When Isaiah Neal walks onto the Calaveras Elementary School campus, he has his city clothes on and he crosses the parking lot like he is on a mission. Neal is a computer engineering student at San Francisco State and since January has been returning home to Hollister two days a week to teach online coding to fourth- through eighth-grade students.
Neal is a San Benito High School graduate, who, as part of an experiment, was brought in to teach computer coding at Calaveras and the Accelerated Achievement Academy (AAA). Nearly two-thirds of students at Calaveras are English language learners, while Accelerated Achievement Academy shares the campus and is for high-performing students.
The experimental, 11-week coding class is a unique opportunity. It is the result of some brainstorming between Neal and Calaveras Principal Joe Rivas. In the same timeframe, an anonymous donor came to the Community Foundation for San Benito County interested making a positive impacting at a needy local school.
Calaveras and AAA Principal Joe Rivas said, “Gary (Byrne, of the Community Foundation) came to me and said, ‘Name something you would love to do but can’t afford.’” Rivas thought immediately of putting Neal’s enthusiasm and expertise to use.
“The Community Foundation gave us seed money and we got it started. This money affected 210-215 kids and about 190 of them have computers at home. All the parents have a smart phone and can get online somehow,” Rivas said.
Calaveras, which goes from kindergarten to eighth grade, has had its challenges over the years. When principal Rivas arrived, the campus was rife with discipline problems and suspensions were skyrocketing. This year, the school has had only a few suspensions, in contrast to over 100 annually, when Rivas was hired.
On average, 61 percent of the students are English language learners. In the eighth-grade class Neal was teaching the day BenitoLink sat in; 86 percent are English learners and many are economically disadvantaged. Nancy Woods, the group’s full-time teacher, said, “It takes double effort because they’re still learning English.”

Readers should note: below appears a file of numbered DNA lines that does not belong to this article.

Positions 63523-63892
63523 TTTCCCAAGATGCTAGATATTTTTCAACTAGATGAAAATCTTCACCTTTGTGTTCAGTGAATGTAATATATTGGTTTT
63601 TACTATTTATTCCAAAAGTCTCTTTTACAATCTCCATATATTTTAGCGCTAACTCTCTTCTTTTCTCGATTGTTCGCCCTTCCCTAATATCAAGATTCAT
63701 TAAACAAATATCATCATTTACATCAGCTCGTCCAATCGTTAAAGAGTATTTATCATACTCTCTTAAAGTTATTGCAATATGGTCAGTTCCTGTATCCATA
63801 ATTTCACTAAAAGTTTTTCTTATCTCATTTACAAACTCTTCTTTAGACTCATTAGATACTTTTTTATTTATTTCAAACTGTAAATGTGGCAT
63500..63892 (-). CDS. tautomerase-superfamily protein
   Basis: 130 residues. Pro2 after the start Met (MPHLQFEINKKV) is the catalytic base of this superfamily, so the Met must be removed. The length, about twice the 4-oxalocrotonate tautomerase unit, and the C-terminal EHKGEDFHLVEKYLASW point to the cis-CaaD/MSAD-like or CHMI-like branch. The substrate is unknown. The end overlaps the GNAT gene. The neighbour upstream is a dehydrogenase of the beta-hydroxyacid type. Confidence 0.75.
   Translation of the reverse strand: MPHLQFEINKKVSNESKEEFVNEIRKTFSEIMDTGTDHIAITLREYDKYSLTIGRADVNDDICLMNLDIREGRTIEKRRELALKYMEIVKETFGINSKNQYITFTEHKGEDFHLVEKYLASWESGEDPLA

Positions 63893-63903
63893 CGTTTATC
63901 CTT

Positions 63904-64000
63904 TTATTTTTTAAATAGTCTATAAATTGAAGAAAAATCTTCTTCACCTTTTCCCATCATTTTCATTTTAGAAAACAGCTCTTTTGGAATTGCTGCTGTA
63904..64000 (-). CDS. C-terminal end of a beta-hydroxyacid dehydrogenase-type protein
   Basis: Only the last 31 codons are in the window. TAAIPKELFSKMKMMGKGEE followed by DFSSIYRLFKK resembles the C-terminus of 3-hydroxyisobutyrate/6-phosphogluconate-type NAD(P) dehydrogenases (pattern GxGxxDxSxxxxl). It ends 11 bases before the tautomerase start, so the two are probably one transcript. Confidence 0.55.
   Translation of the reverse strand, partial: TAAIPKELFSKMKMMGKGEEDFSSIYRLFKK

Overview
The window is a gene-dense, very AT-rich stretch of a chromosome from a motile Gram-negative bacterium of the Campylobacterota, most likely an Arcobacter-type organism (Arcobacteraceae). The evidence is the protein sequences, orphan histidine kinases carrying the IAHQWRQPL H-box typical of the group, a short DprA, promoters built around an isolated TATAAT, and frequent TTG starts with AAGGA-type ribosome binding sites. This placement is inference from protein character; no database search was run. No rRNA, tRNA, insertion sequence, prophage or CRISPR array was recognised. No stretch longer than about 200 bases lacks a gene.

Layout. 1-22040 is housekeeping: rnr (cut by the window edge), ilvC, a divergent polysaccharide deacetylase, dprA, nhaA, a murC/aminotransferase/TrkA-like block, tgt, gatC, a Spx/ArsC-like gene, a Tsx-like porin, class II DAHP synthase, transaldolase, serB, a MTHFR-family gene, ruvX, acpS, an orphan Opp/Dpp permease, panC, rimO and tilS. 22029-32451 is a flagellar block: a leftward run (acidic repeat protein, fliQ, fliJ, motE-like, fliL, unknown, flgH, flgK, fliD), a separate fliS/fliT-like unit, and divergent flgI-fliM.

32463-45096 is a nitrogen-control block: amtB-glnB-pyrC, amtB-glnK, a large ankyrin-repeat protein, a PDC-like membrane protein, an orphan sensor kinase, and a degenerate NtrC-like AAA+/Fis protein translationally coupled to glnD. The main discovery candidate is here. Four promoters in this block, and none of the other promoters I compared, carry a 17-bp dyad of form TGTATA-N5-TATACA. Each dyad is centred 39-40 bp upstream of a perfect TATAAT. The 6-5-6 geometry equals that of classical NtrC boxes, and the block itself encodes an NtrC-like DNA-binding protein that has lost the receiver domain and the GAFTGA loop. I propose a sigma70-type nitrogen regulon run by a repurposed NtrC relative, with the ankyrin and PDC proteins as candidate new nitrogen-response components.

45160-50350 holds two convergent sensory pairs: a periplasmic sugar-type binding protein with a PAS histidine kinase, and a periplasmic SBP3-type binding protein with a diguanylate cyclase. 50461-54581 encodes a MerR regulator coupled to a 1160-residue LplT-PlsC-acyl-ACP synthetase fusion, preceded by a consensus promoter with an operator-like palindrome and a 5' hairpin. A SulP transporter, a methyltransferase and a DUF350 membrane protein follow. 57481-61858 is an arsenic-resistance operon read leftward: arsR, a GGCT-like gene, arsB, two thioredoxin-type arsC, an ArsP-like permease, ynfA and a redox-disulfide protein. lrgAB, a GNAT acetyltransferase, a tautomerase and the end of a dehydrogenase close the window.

Woods said that her students were soon aware of the income potential of this new skill. “It's something that people in the work world know how to do. They are aware that people have jobs in this,” she said.
According to Department of Education statistics, only 12 percent of the students in eighth grade at Calaveras are meeting or exceeding math standards and just 27 percent in English standards.
Neal said, “They have some language problems because at home they are all talking differently." He has not found it to be a major problem, however. "What I do is put together a table of kids and they all help each other,” he said.
Despite many academic setbacks, the students’ performance with coding made Principal Rivas excited. “They are locking in and they are totally into this,” he said.
According to Rivas and teachers at the school, eighth-graders responded well to a young instructor like Neal and said they appreciate having a male teacher. When he started, Neal wasn’t so sure how the students would react to him. “My first thought was that they were going to be bored. But what happened was they wanted me to stay longer and come more often,” he said.
In a short time, Neal was telling stories about his students' progress. “Abraham didn’t want to do coding. He didn’t care. Then one day he asked me how to make something in code and after that, something clicked. He was just on fire all the time. That’s what I love," said Neal.
Eighth-grader Abraham said, “When I barely started I didn't know what to do but when he came every week, it got better. He teaches everything in a good way, so I understand it.”